Now watching this movie as a communication major was fascinating because it directly correlates to my knowledge of gender communication to a tee and I hope the professor is using this movie as a teaching tool. Now Jennifer Aniston is being the typical woman who does everything in the relationship in this case. She works all day, then cooks and cleans and when she asks him to do a few simple things to help her out, just as a way of showing appreciation, he turns her down. Unfortunately instead of coming right out and saying these things, she says things like, "Why didn't you bring me twelve lemons like I asked?" or "We never go to the ballet." She never spells it out. Women like to imply what they're saying instead of just saying it.
Vince Vaughn is the typical guy who has a great girl who does everything and he doesn't have to. He loves her but he works all day and believes he's entitled to some down time when he gets home. Then he gets "nagged" by Aniston to do a couple things and he sees it as her nagging him ALL the time and doesn't respect his need to veg out the way he likes to. He needs plain english and takes everything she says literally. When she finally breaks up with him, he believes it's real and if the relationship is over, there is nothing he can do, so he defensively protects his domain and acts like he doesn't care about her. The break-up was a ploy used by Aniston only to raise the stakes. She expected him to come after her, she waited by the door! He thinks there is nothing to save and so he leaves.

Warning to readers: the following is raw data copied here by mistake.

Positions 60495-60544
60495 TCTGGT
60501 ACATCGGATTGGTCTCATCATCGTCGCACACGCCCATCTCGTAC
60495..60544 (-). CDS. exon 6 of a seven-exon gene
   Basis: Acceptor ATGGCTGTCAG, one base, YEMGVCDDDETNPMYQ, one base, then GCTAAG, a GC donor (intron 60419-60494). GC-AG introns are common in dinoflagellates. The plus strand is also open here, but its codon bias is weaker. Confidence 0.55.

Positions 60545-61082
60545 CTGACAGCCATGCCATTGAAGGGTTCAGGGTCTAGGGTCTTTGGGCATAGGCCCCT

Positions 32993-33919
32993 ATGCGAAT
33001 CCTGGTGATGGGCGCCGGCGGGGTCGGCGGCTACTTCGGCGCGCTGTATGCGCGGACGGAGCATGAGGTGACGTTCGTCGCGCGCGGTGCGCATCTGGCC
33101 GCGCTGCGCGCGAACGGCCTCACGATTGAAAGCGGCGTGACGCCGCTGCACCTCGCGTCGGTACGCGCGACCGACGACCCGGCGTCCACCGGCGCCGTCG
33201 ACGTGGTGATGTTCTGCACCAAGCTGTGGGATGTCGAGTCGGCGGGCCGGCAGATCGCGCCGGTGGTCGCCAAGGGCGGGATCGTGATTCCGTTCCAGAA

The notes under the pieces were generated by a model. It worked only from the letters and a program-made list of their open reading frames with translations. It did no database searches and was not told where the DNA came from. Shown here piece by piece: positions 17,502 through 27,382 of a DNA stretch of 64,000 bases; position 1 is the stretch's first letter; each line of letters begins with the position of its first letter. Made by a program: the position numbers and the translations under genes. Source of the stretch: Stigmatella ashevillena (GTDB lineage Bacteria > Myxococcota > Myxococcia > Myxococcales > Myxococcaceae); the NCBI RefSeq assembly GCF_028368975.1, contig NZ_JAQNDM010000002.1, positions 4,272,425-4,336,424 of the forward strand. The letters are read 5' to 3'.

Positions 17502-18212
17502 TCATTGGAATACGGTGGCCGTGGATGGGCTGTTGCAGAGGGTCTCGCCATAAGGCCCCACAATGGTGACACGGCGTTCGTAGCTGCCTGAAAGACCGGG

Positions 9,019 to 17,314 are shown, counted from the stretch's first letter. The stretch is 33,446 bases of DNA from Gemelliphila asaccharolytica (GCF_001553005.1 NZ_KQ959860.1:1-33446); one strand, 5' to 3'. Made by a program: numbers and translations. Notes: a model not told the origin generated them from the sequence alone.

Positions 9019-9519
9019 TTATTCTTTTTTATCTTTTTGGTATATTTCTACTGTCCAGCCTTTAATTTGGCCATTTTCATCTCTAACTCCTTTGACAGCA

What follows is an often funny, sometimes very sad downward spiral into competition and continued miscommunication. They both continue to raise the stakes and the more things Aniston tries to take away from him, the further he gets pushed away. She keeps hoping she'll take away one thing he cherished and he'll suddenly say, "Wow I miss my girlfriend, look at how my life sucks without her. I'll go apologize."
I have to say one of the best comedic devices I've seen in a long time is the acapella group, "The Tone Rangers". I laughed so hard I cried a little when I was in the theatre. Seriously, how can you have a better line than, "You can't take a pitch pipe out of a man's hand when he's in the middle of a tasty groove!" The other funniest part of the movie is Vaughn playing an online video game with a headset connected to a twelve-year old boy and he keeps asking him if his mom is in the room crying at the devastation that is the score.
This is one of the best movies of the year and I can't believe Wedding Crashers gets more hype. This is a great movie, particularly if you're in a relationship. Just don't let those arguments motivate more of your own. The movie SHOWS you how not to fall into that trap. Just watch and learn.